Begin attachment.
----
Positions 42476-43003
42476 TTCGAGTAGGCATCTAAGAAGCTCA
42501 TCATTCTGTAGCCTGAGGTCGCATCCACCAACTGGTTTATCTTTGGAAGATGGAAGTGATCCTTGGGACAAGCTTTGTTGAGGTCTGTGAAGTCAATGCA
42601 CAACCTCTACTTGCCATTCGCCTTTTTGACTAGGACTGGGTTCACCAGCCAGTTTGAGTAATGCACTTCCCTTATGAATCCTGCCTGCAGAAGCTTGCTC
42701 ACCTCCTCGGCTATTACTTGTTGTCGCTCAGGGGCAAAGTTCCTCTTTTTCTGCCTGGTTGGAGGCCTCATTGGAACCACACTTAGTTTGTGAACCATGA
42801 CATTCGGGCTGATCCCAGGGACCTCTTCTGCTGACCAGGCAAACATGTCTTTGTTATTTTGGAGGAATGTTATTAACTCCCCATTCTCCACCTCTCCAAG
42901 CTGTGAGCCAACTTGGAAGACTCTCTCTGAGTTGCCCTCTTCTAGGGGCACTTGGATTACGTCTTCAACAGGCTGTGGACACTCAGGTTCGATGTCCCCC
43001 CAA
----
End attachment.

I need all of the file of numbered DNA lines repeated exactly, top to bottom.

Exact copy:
Positions 42476-43003
42476 TTCGAGTAGGCATCTAAGAAGCTCA
42501 TCATTCTGTAGCCTGAGGTCGCATCCACCAACTGGTTTATCTTTGGAAGATGGAAGTGATCCTTGGGACAAGCTTTGTTGAGGTCTGTGAAGTCAATGCA
42601 CAACCTCTACTTGCCATTCGCCTTTTTGACTAGGACTGGGTTCACCAGCCAGTTTGAGTAATGCACTTCCCTTATGAATCCTGCCTGCAGAAGCTTGCTC
42701 ACCTCCTCGGCTATTACTTGTTGTCGCTCAGGGGCAAAGTTCCTCTTTTTCTGCCTGGTTGGAGGCCTCATTGGAACCACACTTAGTTTGTGAACCATGA
42801 CATTCGGGCTGATCCCAGGGACCTCTTCTGCTGACCAGGCAAACATGTCTTTGTTATTTTGGAGGAATGTTATTAACTCCCCATTCTCCACCTCTCCAAG
42901 CTGTGAGCCAACTTGGAAGACTCTCTCTGAGTTGCCCTCTTCTAGGGGCACTTGGATTACGTCTTCAACAGGCTGTGGACACTCAGGTTCGATGTCCCCC
43001 CAA